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f13.net  |  f13.net General Forums  |  General Discussion  |  Movies  |  Topic: Lost City of Z 0 Members and 1 Guest are viewing this topic.
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Author Topic: Lost City of Z  (Read 195 times)
Khaldun
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on: May 18, 2017, 05:25:51 PM

Ordinarily I wouldn't start a topic for a film I didn't love, but I think people hereabouts might be tempted to see it. You might all like it: I thought it was a decent film but a story that's been told a zillion times in a very similar way. Ultimately a disappointment.
schild
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Reply #1 on: May 18, 2017, 05:41:59 PM

This cast makes the movie seem unwatchable and I know NOTHING about it.
Johny Cee
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Reply #2 on: May 18, 2017, 05:45:38 PM

I have no idea about the film, but the book is pretty great...  it was all over NPR like six months ago.

Goes into the craziness involved in that old timey exploration, even if it was the end of that period with planes/etc catching up.  The basic idea that was being investigated was that there were large thriving civilizations in the Amazon pre-Discovery....  that had basically collapsed and than been eaten by the jungle probably due to disease.
Khaldun
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Reply #3 on: May 18, 2017, 06:58:37 PM

Many of the interesting things in the book--including the open question of whether Percy Fawcett was just nuts in certain ways--are not explored well in the film.
Johny Cee
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Reply #4 on: May 19, 2017, 07:28:09 AM

Many of the interesting things in the book--including the open question of whether Percy Fawcett was just nuts in certain ways--are not explored well in the film.


Dude was nuts.  He kept doing something that had like an 80% mortality rate, and then was excited to bring his son with him?  The 19th C./early 20th C. explorers make very interesting reading.  Hearts of Darkness (non-fiction book on the exploration of Africa... guys like Burton and Speke,  not Heart of Darkness the book by Conrad) is a great read.  The Burton/Speke story was turned into an interesting film called Mountains of the Moon.
Khaldun
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Reply #5 on: May 19, 2017, 09:50:48 AM

Film insists on dispelling the ambiguity around Fawcett's obsession with Z, too--it has him stumble over pottery and artifacts in the rainforest. In the book, his theory about Z is the result of research and a few conversations with Native Americans, it's not because he sees some real artifacts or material signs. Even today the recent evidence for a real "Z" is still being debated and disputed to some extent, and it's *still* very hard to fully explore the area and do solid archaeological work.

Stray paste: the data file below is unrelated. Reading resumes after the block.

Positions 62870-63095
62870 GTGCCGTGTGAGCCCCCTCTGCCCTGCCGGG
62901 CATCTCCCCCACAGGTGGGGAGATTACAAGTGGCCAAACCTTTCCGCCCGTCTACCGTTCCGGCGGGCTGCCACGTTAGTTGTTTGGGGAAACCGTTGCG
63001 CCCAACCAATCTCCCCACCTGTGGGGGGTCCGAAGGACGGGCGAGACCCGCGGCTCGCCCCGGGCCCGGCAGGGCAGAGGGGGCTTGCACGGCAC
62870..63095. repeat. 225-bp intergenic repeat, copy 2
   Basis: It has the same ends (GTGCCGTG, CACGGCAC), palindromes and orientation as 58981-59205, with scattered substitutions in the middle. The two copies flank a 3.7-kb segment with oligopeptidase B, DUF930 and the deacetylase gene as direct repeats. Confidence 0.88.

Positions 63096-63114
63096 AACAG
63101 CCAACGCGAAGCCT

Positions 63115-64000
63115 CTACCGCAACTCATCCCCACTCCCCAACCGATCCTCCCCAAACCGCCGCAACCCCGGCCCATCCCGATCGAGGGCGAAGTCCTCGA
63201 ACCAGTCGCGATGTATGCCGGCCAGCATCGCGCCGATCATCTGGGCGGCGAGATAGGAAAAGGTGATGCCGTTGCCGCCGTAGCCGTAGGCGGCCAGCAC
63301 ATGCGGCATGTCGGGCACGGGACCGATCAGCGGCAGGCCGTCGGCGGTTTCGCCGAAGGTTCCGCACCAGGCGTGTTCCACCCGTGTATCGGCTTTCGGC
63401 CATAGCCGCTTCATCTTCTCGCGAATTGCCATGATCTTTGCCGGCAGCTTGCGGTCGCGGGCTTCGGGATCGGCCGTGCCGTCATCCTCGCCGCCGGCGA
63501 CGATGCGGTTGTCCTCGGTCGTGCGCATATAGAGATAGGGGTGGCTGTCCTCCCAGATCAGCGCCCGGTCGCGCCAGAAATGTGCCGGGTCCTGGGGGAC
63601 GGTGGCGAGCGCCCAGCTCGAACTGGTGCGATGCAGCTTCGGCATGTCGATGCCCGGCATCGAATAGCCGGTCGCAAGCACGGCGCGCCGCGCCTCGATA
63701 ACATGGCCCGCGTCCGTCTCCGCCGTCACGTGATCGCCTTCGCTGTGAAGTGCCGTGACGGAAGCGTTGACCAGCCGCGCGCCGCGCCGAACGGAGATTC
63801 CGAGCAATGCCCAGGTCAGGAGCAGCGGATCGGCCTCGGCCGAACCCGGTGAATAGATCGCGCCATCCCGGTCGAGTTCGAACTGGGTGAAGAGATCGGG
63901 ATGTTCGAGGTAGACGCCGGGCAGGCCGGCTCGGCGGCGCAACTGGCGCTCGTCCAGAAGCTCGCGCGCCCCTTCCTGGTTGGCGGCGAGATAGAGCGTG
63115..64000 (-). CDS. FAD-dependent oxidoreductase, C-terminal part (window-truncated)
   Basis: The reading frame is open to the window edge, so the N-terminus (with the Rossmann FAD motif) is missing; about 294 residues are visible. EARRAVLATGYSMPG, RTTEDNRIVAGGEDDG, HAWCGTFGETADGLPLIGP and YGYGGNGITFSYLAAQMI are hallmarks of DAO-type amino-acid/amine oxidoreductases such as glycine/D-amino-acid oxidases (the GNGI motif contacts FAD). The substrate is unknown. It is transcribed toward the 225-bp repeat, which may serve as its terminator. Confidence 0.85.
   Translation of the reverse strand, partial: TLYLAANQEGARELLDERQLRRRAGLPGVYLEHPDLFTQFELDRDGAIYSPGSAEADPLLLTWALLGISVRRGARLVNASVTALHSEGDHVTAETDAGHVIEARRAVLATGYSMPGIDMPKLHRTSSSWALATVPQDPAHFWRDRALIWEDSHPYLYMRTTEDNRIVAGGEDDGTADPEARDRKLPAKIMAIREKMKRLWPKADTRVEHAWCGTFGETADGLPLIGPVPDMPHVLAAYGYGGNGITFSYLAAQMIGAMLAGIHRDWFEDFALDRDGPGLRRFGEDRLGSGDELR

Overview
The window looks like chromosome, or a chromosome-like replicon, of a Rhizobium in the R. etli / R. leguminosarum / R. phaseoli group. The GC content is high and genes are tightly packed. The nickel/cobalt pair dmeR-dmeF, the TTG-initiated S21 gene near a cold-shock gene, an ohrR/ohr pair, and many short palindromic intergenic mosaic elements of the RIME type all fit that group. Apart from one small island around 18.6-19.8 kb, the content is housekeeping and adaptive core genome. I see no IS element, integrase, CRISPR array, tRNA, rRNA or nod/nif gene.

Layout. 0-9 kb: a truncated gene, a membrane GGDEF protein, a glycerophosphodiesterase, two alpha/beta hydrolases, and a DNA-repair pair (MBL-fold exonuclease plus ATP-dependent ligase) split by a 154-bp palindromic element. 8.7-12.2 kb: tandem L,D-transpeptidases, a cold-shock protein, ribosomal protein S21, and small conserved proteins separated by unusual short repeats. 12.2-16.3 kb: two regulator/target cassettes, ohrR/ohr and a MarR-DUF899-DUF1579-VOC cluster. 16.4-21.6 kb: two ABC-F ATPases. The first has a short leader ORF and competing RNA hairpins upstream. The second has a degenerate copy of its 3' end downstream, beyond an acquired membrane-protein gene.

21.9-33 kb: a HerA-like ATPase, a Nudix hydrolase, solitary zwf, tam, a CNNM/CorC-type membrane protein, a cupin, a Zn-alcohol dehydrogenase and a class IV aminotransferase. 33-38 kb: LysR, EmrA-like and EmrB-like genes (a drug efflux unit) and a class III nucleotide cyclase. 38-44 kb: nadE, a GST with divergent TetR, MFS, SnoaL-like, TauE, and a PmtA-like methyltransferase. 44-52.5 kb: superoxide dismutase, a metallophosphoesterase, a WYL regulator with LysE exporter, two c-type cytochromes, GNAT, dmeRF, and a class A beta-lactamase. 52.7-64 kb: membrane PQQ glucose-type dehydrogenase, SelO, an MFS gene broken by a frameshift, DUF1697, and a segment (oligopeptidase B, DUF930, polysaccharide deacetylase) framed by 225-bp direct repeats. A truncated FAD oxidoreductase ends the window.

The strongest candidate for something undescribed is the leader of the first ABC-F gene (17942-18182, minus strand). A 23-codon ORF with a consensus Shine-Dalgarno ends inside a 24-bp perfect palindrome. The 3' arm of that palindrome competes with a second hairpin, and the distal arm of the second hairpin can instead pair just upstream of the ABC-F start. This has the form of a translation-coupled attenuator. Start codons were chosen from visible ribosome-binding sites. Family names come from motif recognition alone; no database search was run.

Samwise
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Reply #6 on: May 19, 2017, 10:31:11 AM

Film insists on dispelling the ambiguity around Fawcett's obsession with Z, too--it has him stumble over pottery and artifacts in the rainforest. In the book, his theory about Z is the result of research and a few conversations with Native Americans, it's not because he sees some real artifacts or material signs.

Oh good, because that part of the movie made no sense to me, in terms of why nobody but him ever saw these stone faces because they always had to turn back around RIGHT THEN, or why his peers were pooh-poohing him immediately after he brought back artifacts to show them (but then inexplicably turned around years later to finance his last expedition).

"Nice attempted blast about my "drinking".  I do enjoy a nice cuppa, but that is because I am a bon vivant of gregarious nature and cheery disposition." - Ab
Khaldun
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Reply #7 on: May 20, 2017, 08:05:12 PM

Yeah, it's clumsy as fuck in the movie because the director can't make up his mind if he really wants it to be ambiguous or not. So he shoots it like Scooby-Doo or like Big Bird seeing Snufalapagus for years, etc.  In real life, Fawcett just became convinced that there was a hidden city in the jungle--and became more convinced after Macchu Picchu was found. He turns out to have been sorta kinda right, though less than the movie (and book) want, because the findings are still being debated/analyzed. But in his time, it was almost entirely because he read some old documents and decided that El Dorado was based on something real, and because he saw that various Amazonian Native Americans had sophisticated agriculture, etc., and weren't just ekeing out marginal existences in the "green desert".
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